• 37. • Ways to cluster data: – Clustering data according to a nursing model – helps to identify nursing diagnoses and problems • Henderson’s Components of Nursing Care • Gordon’s Functional Health Patterns • NANDA’s human response patterns • Maslow’s theories• - Maria Carmela L. Domocmat, RN, MSN
  • 38. • Ways to cluster data:• Clustering data according to body systems – helps to identify data that may indicate medical problems Maria Carmela L. Domocmat, RN, MSN
  • 39. • Note: It is important to do both in order to facilitate recognition of both possible nursing problems and medical problems. Maria Carmela L. Domocmat, RN, MSN
  • 40. • If you cluster data according to body system only, you are likely to miss key information that helps you identify nursing diagnoses. Maria Carmela L. Domocmat, RN, MSN
  • 41. • If you cluster data according to a nursing model only, you may group your data in such a way that medical problems may not be obvious. Maria Carmela L. Domocmat, RN, MSN
  • 42. • Assessment tools – Gordon’s Functional Health Patterns – Katz Index of Independence – Barthel Index – Newborn – APGAR Scoring System – Infants and Children – MMDST Maria Carmela L. Domocmat, RN, MSN
  • 43. Gordon’s Functional Health Patterns:• Health perception-health management pattern.• Nutritional-metabolic pattern• Elimination pattern• Activity-exercise pattern• Sleep-rest pattern• Cognitive-perceptual pattern• Self-perception-concept pattern• Role-relationship pattern• Sexuality-reproductive pattern• Coping-stress tolerance pattern• Value-belief pattern Carmela L. Domocmat, RN, MSN Maria
  • 44. Analyze dataMaria Carmela L. Domocmat, RN, MSN
  • 45. Analyze data• compare data against standard and identify significant cues. Standard/norm are generally accepted measurements, model, pattern: Maria Carmela L. Domocmat, RN, MSN
  • 46. Analyze data• Ex: Normal vital signs, standard Weight and Height, normal laboratory/diagnostic values, normal growth and development pattern Maria Carmela L. Domocmat, RN, MSN
  • 47. Identifying patterns/testing first impressions Maria Carmela L. Domocmat, RN, MSN
  • 48. Identifying patterns/testing first impressions • After clustering data into groups of related information • You get some initial impressions of patterns of human functioning. • But you must test these impressions and decide if the patterns really are as they appear Maria Carmela L. Domocmat, RN, MSN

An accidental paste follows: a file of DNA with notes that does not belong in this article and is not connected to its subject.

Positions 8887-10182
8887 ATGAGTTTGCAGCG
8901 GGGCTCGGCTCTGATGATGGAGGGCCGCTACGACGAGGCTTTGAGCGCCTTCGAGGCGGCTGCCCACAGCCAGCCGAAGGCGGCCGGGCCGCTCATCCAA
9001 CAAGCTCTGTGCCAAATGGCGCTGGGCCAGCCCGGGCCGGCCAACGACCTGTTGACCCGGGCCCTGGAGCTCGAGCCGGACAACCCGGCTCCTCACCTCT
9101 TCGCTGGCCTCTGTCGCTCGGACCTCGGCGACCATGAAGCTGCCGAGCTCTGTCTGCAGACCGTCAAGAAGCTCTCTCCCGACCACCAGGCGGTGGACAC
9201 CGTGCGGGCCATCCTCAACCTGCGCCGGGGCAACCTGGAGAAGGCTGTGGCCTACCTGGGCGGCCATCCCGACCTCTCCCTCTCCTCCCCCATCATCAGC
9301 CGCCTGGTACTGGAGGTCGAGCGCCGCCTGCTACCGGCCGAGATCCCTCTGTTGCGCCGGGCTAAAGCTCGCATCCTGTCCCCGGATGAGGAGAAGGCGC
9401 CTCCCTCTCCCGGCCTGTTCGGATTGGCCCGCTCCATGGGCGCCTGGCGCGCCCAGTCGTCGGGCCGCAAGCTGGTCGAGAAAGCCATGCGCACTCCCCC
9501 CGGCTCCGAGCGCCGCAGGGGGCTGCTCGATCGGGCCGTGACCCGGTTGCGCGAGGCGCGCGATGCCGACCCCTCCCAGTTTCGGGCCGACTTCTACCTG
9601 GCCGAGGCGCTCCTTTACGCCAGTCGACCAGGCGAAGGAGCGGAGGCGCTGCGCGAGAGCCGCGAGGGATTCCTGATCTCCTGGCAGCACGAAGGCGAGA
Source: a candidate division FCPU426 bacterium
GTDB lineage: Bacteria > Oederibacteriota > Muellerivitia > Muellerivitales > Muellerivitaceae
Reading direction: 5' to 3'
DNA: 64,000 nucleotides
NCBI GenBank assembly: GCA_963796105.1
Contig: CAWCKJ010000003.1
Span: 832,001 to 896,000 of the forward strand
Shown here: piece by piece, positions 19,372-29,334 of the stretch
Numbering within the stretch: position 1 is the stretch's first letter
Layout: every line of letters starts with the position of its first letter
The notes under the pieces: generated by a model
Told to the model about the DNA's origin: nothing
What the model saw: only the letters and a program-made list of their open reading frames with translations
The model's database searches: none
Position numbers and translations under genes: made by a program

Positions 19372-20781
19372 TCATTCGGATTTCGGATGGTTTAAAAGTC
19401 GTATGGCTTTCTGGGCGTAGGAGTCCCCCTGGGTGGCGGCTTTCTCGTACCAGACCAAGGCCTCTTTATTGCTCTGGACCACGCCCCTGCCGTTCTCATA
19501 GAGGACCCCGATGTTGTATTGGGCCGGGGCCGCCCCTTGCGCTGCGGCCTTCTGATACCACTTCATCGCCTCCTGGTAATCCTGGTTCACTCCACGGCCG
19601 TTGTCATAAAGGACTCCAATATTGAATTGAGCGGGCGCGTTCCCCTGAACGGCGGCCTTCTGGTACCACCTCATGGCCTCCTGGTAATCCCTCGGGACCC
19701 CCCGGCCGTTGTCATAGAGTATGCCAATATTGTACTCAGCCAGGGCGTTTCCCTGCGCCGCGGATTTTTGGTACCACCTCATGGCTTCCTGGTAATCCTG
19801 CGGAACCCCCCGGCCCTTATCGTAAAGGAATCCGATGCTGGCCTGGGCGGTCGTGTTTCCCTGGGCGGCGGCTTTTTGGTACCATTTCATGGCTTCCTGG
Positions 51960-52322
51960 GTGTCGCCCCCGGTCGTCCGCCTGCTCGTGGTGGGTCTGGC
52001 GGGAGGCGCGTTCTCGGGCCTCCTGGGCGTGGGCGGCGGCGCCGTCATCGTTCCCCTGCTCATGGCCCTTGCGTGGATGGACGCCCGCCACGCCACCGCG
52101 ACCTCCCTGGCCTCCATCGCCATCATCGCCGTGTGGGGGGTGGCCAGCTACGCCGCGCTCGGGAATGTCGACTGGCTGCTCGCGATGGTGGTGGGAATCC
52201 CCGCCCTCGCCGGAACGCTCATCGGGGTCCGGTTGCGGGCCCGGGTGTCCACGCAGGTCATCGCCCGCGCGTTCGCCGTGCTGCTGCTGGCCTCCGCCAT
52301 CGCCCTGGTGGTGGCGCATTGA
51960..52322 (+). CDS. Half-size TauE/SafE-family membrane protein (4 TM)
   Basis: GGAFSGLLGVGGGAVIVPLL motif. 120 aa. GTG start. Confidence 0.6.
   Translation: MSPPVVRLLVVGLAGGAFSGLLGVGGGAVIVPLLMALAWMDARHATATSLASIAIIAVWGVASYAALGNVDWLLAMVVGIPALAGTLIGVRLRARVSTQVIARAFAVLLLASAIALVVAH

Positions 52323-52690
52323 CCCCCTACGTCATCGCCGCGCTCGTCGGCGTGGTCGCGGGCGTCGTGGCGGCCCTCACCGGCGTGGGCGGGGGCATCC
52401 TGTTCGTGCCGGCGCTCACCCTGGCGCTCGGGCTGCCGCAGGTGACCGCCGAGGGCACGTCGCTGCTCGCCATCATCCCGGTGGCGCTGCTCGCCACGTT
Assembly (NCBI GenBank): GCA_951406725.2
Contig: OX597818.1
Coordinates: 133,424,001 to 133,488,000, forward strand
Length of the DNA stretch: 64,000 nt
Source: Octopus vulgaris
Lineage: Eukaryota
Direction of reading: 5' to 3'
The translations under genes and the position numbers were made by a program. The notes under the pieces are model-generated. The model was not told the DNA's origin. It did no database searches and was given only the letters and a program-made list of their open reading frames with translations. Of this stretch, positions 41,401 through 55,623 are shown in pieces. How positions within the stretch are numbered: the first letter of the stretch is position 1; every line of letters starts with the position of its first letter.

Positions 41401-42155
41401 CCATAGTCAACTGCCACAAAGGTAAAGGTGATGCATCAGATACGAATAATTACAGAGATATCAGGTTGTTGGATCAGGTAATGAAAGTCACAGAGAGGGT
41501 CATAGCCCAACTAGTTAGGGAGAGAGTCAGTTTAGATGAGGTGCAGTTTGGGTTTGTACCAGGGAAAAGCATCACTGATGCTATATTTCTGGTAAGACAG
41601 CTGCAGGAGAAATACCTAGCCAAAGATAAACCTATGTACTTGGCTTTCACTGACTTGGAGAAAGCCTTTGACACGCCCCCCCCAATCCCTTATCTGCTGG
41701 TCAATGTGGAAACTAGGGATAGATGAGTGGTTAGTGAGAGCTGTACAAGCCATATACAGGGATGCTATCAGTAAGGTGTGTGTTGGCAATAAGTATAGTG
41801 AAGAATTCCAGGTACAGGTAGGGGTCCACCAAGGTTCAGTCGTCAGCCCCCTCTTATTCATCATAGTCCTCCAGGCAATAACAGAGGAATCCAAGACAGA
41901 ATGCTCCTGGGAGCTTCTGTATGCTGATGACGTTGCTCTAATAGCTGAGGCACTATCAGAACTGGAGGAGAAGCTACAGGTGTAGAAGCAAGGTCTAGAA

• 49. • Testing first impressions involves – deciding what’s relevant – making tentative decisions about what the data may suggest, – focusing assessment to gain more information to fully understand the situations at hand Maria Carmela L. Domocmat, RN, MSN
  • 50. • like the puzzle analogy – you put some of the puzzle pieces together and you think you know what the picture looks like Maria Carmela L. Domocmat, RN, MSN
  • 51. Reporting and recording data or Documentation of data Maria Carmela L. Domocmat, RN, MSN
  • 52. Reporting and recording data• Reporting abnormal data in a timely fashion expedites diagnosis and treatment of urgent problems• Recording data in a timely fashion promotes continuity, accuracy, and critical thinking Maria Carmela L. Domocmat, RN, MSN
  • 53. Documentation of data• an important step of assessment because it forms the database for the entire nursing process and provides data for all other members of the health care team Maria Carmela L. Domocmat, RN, MSN
  • 54. Documentation of data• thorough and accurate documentation is vital to ensure valid conclusions are made when the data are analyzed in the second step of the nursing process Maria Carmela L. Domocmat, RN, MSN
  • 55. Documentation of data• nurse records all data collected about the client’s health status• data are recorded in a factual manner not as interpreted by the nurse• record subjective data in client’s word; restating in other words what client says might change its original meaning. Maria Carmela L. Domocmat, RN, MSN
  • 56. Documentation of data• use anatomic landmarks in descriptions • Ex: 1½ x 2 ½ wound located 2 ½ inches below the umbilicus at the MCL Maria Carmela L. Domocmat, RN, MSN
  • 57. Documentation of data• use anatomic landmarks in descriptions • Ex: 1½ x 2 ½ wound located 2 ½ inches below the umbilicus at the MCL Maria Carmela L. Domocmat, RN, MSN
  • 58. Documentation of data• pinpoint findings by position on clock »left breast, dominant 3- cm mass at 1 oclock position, 2 cm from the areolar border Maria Carmela L. Domocmat, RN, MSN
  • 59. Maria Carmela L. Domocmat, RN, MSN
  • 60. End result of assessment• formulation of nursing diagnoses (wellness, risk, or actual) that require nursing care,• the identification of collaborative problems that require interdisciplinary care, and » the identification of medical problems that require immediate referral Maria Carmela L. Domocmat, RN, MSN